AARP Not Serious
"The nation's largest seniors' lobby is not seriously at the table in the debate over Medicare, Republican lawmakers said Thursday. While ostensibly opening a dialogue about how to address Medicare's financial woes, Republicans from both the House and Senate implicitly criticized AARP for its opposition to several Medicare proposals."
"'Unfortunately, as long as politicians obscure the Medicare program's prognosis for political benefit and stakeholders like AARP fail to publicly challenge these political calculations by educating their membership on the structural financing challenges facing the program, a national conversation about how best to save the Medicare program will not move forward,' the letter states. AARP opposes privatizing Medicare, as proposed by Rep. Paul Ryan (R-Wis.). It has also come out against proposals that would make seniors foot the bill for a larger share of their Medicare benefits."
AARP is just doing its job to protect older people who rely on Medicare, and the GOP is just doing its job to protect the most wealthy who rely on the GOP.
Scaring the Voters
"The top contenders in the U.S. presidential race seem to have a simple plan for the gaping budget deficit: use it to strike fear into the hearts of voters. Republican frontrunner Mitt Romney says President Barack Obama is such a big spender that he would trigger a Greece-style crisis if re-elected in November. Democrat Obama says Republican candidates would balance the budget by slashing social programs older Americans rely on to pay their medical bills. Polls suggest both approaches resonate with voters."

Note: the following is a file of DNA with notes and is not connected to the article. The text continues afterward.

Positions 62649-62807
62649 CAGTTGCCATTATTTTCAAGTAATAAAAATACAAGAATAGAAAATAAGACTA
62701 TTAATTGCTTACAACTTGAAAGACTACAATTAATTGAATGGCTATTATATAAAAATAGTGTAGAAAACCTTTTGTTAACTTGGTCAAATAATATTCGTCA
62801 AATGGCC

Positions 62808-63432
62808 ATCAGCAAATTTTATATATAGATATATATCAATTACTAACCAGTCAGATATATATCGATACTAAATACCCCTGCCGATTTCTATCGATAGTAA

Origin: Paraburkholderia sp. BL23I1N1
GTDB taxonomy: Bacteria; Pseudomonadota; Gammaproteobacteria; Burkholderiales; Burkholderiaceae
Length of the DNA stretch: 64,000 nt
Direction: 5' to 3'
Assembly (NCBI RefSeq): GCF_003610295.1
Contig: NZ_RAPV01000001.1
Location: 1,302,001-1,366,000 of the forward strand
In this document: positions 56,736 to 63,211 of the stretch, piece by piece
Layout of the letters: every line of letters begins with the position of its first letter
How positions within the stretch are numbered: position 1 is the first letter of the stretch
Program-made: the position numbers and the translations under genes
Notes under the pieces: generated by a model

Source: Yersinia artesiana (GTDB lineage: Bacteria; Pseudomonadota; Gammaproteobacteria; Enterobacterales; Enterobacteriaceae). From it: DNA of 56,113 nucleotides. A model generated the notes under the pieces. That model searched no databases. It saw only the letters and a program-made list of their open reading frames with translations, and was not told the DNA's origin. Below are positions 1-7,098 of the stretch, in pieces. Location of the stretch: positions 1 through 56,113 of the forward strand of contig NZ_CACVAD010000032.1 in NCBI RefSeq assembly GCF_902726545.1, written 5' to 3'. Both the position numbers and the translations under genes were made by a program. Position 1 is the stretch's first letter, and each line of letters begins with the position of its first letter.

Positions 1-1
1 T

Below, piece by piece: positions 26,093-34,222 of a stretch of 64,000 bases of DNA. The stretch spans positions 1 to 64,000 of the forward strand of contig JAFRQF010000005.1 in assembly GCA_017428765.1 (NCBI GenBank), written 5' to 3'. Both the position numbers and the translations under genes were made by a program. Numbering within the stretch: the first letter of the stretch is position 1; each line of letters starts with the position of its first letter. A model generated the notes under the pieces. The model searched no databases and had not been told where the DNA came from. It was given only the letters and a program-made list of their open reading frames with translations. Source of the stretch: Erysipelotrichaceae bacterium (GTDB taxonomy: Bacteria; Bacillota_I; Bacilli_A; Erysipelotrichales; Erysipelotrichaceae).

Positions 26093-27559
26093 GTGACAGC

Gingrich and Private Income Security
"Newt Gingrich doesn't shy away from taking dramatic policy positions. But he doesn't always stick with them. For instance, he no longer supports limiting carbon emissions through a system of cap and trade permits. Nor is his proposal to execute anyone convicted of bringing two ounces of pot into the U.S. being featured in his presidential run (The Drug Importer Death Penalty Act of 1996). His support of other big ideas, such as privatizing Social Security, is more enduring and particularly deserving of scrutiny. When the topic of Social Security comes up, Gingrich has proposed the U.S. follow the Chilean model of pension reform."
For Your Information
"The election is still more than nine months away, but it's already clear that in the race for the White House, 'we the people' are running far behind 'we the one percent.' Financial reports filed and released late Tuesday by the Federal Election Commission indicate that America's next president will take office deeply in debt to a relative handful of wealthy Americans and special interest groups, who will want something in return for their generous support."